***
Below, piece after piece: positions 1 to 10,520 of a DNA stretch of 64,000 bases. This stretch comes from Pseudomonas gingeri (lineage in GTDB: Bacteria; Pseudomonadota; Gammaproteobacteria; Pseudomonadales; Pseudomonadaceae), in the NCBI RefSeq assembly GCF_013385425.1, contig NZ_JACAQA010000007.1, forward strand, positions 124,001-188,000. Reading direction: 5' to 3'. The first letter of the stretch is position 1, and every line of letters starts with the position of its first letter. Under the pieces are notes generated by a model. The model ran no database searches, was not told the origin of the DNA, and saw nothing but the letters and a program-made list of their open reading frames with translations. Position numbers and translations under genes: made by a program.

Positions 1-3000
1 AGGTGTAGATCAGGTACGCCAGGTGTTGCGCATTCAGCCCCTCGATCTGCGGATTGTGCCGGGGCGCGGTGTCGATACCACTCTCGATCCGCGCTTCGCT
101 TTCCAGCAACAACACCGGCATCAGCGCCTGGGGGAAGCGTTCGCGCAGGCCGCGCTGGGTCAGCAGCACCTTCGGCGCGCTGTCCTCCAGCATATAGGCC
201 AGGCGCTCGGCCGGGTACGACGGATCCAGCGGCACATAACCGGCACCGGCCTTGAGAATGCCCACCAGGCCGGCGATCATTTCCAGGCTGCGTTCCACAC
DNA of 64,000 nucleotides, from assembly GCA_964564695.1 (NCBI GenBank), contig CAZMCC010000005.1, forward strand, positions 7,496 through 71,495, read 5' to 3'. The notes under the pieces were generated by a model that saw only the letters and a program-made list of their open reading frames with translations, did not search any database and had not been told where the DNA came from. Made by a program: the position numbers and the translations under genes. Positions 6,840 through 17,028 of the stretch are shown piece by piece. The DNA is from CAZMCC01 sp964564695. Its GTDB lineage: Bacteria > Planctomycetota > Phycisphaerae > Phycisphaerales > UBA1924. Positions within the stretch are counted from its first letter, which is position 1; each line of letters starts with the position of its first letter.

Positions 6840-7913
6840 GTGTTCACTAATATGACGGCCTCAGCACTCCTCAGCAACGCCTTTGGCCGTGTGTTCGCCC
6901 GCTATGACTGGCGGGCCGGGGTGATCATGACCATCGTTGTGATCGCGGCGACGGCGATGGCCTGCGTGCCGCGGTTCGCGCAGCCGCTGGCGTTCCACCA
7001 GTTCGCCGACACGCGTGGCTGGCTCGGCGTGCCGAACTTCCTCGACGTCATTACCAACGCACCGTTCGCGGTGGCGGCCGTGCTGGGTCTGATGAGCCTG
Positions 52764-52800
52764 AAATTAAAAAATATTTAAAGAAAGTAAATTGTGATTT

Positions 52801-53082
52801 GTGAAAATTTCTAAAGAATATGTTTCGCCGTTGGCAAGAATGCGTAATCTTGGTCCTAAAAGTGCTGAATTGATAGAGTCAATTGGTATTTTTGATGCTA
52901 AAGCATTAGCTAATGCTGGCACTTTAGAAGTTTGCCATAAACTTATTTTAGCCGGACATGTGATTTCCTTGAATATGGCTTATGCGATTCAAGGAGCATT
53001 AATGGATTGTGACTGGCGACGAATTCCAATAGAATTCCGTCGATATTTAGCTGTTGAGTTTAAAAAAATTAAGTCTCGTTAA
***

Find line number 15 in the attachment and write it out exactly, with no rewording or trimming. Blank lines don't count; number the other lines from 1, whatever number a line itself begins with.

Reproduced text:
52901 AAGCATTAGCTAATGCTGGCACTTTAGAAGTTTGCCATAAACTTATTTTAGCCGGACATGTGATTTCCTTGAATATGGCTTATGCGATTCAAGGAGCATT